USPTO’s fast-track patent examination: Does the potential for earlier patent issuance justify the cost?

The new, expedited process can cut patent wait times from more than three years to just a few months

When a company successfully secures an issued patent from the U.S. Patent & Trademark Office (USPTO) on an important discovery, technological advancement or other new and useful invention, it can boost the company’s valuation or reputation in the marketplace. For example, a patent issuance can favorably position the company for transactions with investors, or a purchaser, by demonstrating strength in the company’s intellectual property position and the ability to prevent competitors from entering or effectively competing in the company’s market. Issued patents can also serve as market differentiators to existing or potential customers who perceive value in the patented technology or otherwise create a buzz about the company in an industry. Bearing this in mind, it is generally better from the company’s perspective for its patent applications to issue as patents sooner rather than later. But what is the cost of seeking expedited issuance of a patent and what are the potential benefits?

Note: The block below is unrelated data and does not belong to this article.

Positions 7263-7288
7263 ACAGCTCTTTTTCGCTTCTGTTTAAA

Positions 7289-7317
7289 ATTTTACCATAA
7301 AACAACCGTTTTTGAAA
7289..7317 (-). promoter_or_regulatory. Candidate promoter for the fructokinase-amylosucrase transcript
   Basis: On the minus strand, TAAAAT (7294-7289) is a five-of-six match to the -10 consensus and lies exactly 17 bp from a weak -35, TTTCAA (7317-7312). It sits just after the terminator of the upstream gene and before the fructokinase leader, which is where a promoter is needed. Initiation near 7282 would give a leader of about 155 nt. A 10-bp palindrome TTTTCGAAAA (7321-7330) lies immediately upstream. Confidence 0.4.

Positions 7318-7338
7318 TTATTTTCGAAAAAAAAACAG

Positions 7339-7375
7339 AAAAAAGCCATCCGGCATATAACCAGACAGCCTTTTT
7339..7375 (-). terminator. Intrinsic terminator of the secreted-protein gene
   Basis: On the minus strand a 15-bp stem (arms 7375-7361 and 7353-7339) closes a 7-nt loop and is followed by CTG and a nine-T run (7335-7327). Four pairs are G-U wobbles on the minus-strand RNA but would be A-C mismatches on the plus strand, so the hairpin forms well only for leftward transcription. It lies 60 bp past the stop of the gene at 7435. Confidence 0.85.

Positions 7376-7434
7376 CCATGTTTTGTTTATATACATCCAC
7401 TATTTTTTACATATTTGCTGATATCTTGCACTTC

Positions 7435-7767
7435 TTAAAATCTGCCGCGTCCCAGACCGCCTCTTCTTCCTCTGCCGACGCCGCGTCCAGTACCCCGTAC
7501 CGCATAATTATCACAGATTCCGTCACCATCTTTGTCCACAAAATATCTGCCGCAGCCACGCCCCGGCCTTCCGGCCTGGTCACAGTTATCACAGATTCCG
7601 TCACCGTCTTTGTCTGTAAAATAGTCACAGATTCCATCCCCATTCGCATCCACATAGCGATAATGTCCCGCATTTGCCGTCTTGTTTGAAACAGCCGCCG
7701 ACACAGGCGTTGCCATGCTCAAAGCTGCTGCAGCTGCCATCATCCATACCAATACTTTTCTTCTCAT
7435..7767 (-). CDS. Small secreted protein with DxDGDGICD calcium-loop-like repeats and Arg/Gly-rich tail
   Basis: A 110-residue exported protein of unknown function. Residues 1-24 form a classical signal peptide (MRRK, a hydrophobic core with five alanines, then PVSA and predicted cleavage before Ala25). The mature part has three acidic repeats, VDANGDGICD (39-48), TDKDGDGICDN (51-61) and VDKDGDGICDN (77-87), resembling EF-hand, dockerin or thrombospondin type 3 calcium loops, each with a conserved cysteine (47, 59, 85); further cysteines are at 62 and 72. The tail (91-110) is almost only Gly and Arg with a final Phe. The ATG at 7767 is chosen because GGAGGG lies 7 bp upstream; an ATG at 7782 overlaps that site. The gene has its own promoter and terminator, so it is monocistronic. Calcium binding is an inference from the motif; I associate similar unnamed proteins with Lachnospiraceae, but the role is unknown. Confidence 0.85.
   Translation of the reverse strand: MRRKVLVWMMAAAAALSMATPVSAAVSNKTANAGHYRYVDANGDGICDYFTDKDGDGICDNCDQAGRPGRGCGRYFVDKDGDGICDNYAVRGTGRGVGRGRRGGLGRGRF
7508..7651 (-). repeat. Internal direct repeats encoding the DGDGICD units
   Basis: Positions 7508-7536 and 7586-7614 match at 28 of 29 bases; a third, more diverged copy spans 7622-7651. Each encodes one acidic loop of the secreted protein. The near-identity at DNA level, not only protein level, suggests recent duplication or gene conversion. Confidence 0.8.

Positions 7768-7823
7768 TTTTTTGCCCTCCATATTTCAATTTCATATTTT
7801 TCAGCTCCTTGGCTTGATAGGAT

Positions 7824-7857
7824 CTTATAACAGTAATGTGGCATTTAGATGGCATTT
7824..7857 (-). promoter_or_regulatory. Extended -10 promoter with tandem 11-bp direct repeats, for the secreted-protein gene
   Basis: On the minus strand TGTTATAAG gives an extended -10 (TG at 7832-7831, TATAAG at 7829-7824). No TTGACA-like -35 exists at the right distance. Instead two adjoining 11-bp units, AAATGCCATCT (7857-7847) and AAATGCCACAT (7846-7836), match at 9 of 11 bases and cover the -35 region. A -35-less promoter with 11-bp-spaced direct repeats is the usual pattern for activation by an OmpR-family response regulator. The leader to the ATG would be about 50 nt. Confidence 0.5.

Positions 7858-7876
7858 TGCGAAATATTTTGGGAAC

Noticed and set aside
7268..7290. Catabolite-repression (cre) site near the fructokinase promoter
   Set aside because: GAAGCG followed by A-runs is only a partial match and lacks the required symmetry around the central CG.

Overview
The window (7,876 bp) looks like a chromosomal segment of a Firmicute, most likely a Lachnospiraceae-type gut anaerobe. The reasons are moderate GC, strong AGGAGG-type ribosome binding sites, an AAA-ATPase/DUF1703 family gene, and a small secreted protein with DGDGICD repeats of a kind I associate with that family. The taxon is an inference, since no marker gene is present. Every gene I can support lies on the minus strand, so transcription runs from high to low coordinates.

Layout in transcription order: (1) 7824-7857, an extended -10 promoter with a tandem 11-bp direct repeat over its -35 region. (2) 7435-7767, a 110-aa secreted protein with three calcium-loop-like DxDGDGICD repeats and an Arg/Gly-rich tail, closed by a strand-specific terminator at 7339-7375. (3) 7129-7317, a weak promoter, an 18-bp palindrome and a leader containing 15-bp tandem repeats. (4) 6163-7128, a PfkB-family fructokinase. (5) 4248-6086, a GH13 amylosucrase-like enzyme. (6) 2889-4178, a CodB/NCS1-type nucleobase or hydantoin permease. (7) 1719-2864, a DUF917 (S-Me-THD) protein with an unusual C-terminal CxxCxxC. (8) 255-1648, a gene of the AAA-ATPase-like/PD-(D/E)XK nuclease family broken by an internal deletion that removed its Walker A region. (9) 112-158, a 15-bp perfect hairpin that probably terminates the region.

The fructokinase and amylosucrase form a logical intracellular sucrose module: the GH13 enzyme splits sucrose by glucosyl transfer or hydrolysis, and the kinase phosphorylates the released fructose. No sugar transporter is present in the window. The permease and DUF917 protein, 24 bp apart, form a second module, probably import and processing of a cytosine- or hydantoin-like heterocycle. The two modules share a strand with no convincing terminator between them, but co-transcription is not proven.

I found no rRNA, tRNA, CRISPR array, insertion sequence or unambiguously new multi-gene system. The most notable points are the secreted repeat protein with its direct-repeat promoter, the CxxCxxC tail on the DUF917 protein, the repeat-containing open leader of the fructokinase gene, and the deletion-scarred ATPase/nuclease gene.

Companies generally understand that they need to file patent applications on their inventions quickly in order to protect their rights. Currently, however, the applicant has a choice as to how quickly the USPTO examines each patent application, and the applicant’s decision in that regard is not as clear. Last year, the agency enacted a Track I Prioritized Examination Program as part of the America Invents Act. Under the program, the USPTO aims to complete its examination of a patent application within roughly a year or less, and sometimes as quickly as a few months. Thus, so long as the subject matter of the patent application is new and nonobvious from the prior art and meets other threshold requirements for patent eligibility, the agency should issue a patent within a year or less. In contrast, traditional or normal-track examination typically takes more than three years.

Contributing Author

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Peter Snell

Peter Snell is a Member in the Intellectual Property Section of Mintz Levin's New York office. Peter litigates patent infringement, patent invalidity and other intellectual...

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